This topic provides information on the security of sensitive data that BMC Helix Discovery stores. BMC Helix Discovery is divided into two major parts, the cloud native service provided by BMC, and the BMC Discovery Outpost, which is application software, which is application software that runs on a dedicated Windows server in your data center or on a public cloud. For more information, see BMC Helix Discovery features and components.
Security of communication and data in BMC Helix Discovery
- You must register the Outpost with the BMC Helix Discovery service, and the BMC Helix Discovery service with the Outpost. The registration process ensures that:
- The BMC Helix Discovery service listens only for Outposts that you have registered it with.
Your Outposts only ask for jobs from the BMC Helix Discovery service that you have registered them with.
- Communication between the Outpost and the BMC Helix Discovery service is always encrypted, and always sent over HTTPS .
- The registration process establishes the second level of encryption of the messages between the Outpost and the service, which means that we do not just rely on the security of HTTPS communications. The Outpost can communicate with the service by using web proxies, and even if a decrypting web proxy is used to transport the messages, the content cannot be read.
- Messages are encrypted by using tokens exchanged at registration that are used for AES encryption, ensuring that only that Outpost and that service can read the messages.
- The encrypted messages are sent over HTTPS.
- Communication between the Outpost and the BMC Helix Discovery service is always from the Outpost on your premises to the BMC Helix Discovery service in the cloud. Communication is never initiated by the BMC Helix Discovery service in the cloud.
Credentials to access and discover your infrastructure never leave your premises.
Allowed IP addresses
BMC Helix Discovery enables you to specify the IP addresses from which you are permitted to access your BMC Helix Discovery instance. To do this you will need to contact BMC Customer Support, and they will make the required configuration changes for you.
BMC Discovery Outpost credential vault security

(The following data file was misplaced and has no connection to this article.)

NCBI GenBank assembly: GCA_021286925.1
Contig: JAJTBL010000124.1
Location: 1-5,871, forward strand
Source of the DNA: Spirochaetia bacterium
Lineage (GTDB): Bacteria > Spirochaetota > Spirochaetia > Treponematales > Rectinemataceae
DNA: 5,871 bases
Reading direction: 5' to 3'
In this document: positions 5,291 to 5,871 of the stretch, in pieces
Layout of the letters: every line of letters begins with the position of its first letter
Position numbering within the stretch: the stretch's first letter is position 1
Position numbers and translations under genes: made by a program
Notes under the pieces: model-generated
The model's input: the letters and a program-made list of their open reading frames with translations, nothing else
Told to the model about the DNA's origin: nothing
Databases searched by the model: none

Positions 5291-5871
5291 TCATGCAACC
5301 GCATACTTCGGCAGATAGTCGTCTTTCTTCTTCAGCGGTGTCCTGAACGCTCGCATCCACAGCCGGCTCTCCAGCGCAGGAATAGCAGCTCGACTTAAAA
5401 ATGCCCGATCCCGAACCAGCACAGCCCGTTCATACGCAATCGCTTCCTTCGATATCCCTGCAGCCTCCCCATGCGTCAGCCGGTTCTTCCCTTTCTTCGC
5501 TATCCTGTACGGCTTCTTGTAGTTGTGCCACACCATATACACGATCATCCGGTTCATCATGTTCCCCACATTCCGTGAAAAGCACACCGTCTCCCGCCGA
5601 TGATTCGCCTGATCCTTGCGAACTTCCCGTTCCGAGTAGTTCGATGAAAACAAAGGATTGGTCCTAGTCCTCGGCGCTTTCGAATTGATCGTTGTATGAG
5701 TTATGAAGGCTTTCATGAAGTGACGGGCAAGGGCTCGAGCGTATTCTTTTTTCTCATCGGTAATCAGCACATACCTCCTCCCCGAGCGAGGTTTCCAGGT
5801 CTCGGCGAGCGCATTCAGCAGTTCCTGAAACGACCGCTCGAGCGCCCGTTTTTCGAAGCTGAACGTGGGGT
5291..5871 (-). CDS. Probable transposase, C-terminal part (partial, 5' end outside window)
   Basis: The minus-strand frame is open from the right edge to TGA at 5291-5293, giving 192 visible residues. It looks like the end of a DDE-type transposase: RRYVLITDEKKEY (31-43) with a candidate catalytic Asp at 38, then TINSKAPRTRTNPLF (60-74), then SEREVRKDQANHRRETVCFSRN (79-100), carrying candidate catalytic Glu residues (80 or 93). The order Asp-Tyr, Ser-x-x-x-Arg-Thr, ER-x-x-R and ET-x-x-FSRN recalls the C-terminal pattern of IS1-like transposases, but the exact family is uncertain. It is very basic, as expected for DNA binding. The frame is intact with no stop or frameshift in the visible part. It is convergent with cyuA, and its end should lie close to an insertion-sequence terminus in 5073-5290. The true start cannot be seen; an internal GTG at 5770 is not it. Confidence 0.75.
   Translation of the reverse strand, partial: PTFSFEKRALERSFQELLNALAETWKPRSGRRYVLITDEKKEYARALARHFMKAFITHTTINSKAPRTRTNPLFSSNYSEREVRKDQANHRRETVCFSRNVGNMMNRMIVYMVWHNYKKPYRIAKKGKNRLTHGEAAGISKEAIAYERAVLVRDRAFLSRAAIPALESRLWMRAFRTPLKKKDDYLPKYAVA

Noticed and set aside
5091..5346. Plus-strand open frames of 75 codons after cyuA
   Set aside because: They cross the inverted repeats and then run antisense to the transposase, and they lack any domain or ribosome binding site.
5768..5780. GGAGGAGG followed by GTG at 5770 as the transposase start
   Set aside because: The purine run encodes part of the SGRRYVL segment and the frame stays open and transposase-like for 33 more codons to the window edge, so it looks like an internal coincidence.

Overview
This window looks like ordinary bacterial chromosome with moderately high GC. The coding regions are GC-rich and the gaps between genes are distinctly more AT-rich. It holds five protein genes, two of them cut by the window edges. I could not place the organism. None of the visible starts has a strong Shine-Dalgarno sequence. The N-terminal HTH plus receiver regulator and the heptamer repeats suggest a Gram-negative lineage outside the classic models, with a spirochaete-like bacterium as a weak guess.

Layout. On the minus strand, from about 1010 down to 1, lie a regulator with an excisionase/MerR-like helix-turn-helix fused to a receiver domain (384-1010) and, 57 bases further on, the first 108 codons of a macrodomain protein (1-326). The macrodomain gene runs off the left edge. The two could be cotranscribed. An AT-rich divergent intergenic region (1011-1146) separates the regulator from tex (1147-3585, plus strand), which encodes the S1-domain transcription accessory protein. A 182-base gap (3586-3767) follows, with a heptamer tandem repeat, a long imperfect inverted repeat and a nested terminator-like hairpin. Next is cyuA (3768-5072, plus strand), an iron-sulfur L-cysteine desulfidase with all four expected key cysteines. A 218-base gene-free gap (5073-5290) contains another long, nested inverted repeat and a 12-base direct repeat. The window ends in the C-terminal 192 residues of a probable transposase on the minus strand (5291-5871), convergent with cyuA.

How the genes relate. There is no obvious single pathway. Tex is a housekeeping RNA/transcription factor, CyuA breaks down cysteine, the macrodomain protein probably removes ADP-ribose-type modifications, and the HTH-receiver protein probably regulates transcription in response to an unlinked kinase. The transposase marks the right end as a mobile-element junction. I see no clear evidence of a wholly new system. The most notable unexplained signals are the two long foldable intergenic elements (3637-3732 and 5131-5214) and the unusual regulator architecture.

The credentials used to log in to discovery targets and synchronize to the CMDB are stored in a vault on the Outpost; the credentials never leave your premises. The vault containing the credentials is encrypted with a generated passphrase when the Outpost registers with a BMC Helix Discovery service. The passphrase is unique to each BMC Helix Discovery service/Outpost pair. Where an Outpost is registered with more than one BMC Helix Discovery service, a unique passphrase is stored for each service. When you unregister an Outpost, the passphrase is deleted. When you remove the last Outpost registered with a service, the credentials configured for that service are also deleted, though you are warned and can choose not to unregister the Outpost.
The vault provides a secure mechanism for storing credential information. Only users with Discovery or Administration privileges have read/write access to the vault, with read access limited to non-sensitive information only (passwords can never be seen in the UI). The content of the vault is secured using 256 bit AES encryption in CBC mode.A "Security Best Practice" could be to defer credential management to the in house security team who would manage credentials according to their own requirements. Permission could be granted for the security team to update the passwords stored in the vault, and for other users to run discovery using the stored passwords.BMC Helix Discovery also provides an integration with a number of credential brokers.
Security of information in the BMC Helix Discovery service
All data at rest in the service is secured using 256 bit AES encryption. All communication between components in the service is encrypted. All communication between the Outpost and the service is initiated by the Outpost.
Credential that you use to discover targets in your IT environment are never stored by or used in the BMC Helix Discovery service, they are held in the Outpost, in your premises.
Sensitive data filters
Data returned from discovery targets can contain sensitive data. For example, the command used to start the process might contain a clear text password. The password is stored in a DiscoveredProcess node and could be viewed through the UI, though it can be prevented using sensitive data filters. A sensitive data filter is a regular expression to define data that you do not want displayed. When matched, the sensitive portion of the data is replaced by the text
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